Contrast agent-related complications in SE studies were consistently documented electronically in the database starting in January 2007. Among the 3,071 patients who underwent contrast SE in 2007 (1,819 had dobutamine SE and 1,252 had exercise SE), contrast agents were suspected to be the cause of adverse reactions in 68 (2.2%), and a definite relation with contrast agent infusion was established in 41 of the 3,071 patients (1.3%). Backache alone was reported in 19 of 3,071 patients (0.62%), headache alone in 16 (0.52%), and both in 4 patients (0.13%). Transient wheezing in the upper airway without urticaria was reported in 1 patient (0.03%) undergoing dobutamine SE. Urticaria or hives (on limbs and thorax) and swelling in the mouth were reported in 1 patient (0.03%) undergoing exercise SE and were resolved within 15 min with intravenous administration of diphenhydramine and subcutaneous administration of 0.5 ml of epinephrine (1:1,000). Other side effects included abdominal pain in 1 patient (0.03%) and throat tingling in 1 patient (0.03%). The adverse reactions thought to be caused by concomitant infusion of contrast agent and dobutamine were chest pain in 24 patients (0.78%), nausea and vomiting in 3 patients (0.10%), and shivering and tremors in 5 patients (0.16%).
To our knowledge, our cohort study is the largest to address the safety of contrast agents used during SE. During short- and long-term follow-up, patients who had undergone SE with contrast agents were not at increased risk of death or MI compared with those who had not received contrast agents. This was evident even though patients who required contrast agents had greater cardiovascular risks. The large number of patients included in the present study allowed adjustments for known risk factors that might confound the association between the use of a contrast agent as a risk factor and the occurrence of cardiovascular events. Finally, contrast agent-related side effects were minor and infrequent. Recently, concerns about the safety of ultrasonographic contrast agents led to changes in the recommendations for product use in clinical practice (4).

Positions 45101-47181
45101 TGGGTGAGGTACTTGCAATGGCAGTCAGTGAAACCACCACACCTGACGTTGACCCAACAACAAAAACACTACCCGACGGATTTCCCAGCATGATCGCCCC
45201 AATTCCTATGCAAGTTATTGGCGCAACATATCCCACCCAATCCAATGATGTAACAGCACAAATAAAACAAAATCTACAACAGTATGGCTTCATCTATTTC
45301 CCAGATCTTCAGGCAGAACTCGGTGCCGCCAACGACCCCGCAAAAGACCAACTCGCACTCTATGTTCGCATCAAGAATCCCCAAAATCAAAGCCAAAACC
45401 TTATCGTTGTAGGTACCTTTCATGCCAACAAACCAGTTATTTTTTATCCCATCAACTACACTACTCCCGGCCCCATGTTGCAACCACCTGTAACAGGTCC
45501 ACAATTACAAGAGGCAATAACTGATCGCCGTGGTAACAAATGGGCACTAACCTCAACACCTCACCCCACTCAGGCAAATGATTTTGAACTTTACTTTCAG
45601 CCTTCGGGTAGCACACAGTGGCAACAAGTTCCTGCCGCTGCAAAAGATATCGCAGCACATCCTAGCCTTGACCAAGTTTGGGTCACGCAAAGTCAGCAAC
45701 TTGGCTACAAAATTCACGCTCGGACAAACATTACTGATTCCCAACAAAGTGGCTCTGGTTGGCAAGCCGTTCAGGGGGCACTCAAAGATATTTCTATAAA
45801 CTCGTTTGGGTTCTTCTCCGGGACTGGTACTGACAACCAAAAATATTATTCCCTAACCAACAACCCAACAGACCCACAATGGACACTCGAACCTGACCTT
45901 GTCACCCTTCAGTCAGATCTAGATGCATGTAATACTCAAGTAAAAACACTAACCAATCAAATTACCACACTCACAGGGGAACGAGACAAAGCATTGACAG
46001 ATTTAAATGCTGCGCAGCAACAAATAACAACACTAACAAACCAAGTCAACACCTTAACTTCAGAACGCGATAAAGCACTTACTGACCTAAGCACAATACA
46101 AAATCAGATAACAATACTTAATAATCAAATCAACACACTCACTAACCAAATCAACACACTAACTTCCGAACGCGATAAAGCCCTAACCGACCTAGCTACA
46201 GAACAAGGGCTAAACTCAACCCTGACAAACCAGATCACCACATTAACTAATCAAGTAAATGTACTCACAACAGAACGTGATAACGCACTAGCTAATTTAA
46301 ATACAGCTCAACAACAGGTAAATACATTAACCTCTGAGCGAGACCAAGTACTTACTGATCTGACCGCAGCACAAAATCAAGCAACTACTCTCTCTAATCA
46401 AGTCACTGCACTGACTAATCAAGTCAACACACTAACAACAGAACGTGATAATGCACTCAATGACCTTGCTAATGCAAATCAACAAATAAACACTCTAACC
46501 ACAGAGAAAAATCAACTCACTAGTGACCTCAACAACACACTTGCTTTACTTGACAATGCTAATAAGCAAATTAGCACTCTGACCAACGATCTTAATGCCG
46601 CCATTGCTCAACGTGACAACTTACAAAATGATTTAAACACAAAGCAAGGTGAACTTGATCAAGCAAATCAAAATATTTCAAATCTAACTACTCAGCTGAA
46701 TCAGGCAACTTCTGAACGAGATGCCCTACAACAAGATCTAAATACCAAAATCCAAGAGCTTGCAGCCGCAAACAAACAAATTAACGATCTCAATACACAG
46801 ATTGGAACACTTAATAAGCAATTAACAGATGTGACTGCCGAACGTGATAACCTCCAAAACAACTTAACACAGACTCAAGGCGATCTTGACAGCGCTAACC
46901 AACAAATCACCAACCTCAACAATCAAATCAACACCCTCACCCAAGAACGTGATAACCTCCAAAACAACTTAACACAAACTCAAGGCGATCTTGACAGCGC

In the medical literature, the 2 main concerns about the use of intravenously administered contrast agents in echocardiography are associated mostly with imaging at a high mechanical index. One study reported the possibility of an increased frequency of premature ventricular contractions, which was hypothesized to be related to the nonthermal bioeffects of the ultrasound field (8). However, a subsequent study did not detect any increase in the frequency of premature ventricular contractions during or after imaging at a high mechanical index (9). The other main concern is the possibility of vascular injury and cardiac injury. This concern was addressed in a recent study that reported on the subclinical release of cardiac biomarkers in humans after imaging at a high mechanical index (10). However, another study reported that the use of contrast agent echocardiography is not associated with risk of myocardial damage (11). In a large study, Tsutsui et al. (12) compared 1,486 patients who underwent dobutamine SE with contrast agents at a low mechanical index and 1,012 patients who underwent conventional dobutamine SE without contrast agents; no difference existed between the 2 groups in the incidence of nonsustained VT, sustained VT, or supraventricular tachycardia. In our study, the occurrence of arrhythmias in the contrast cohort was comparable to the occurrence in the noncontrast cohort; this similarity can be explained by the use of imaging at a low mechanical index in most of the patients.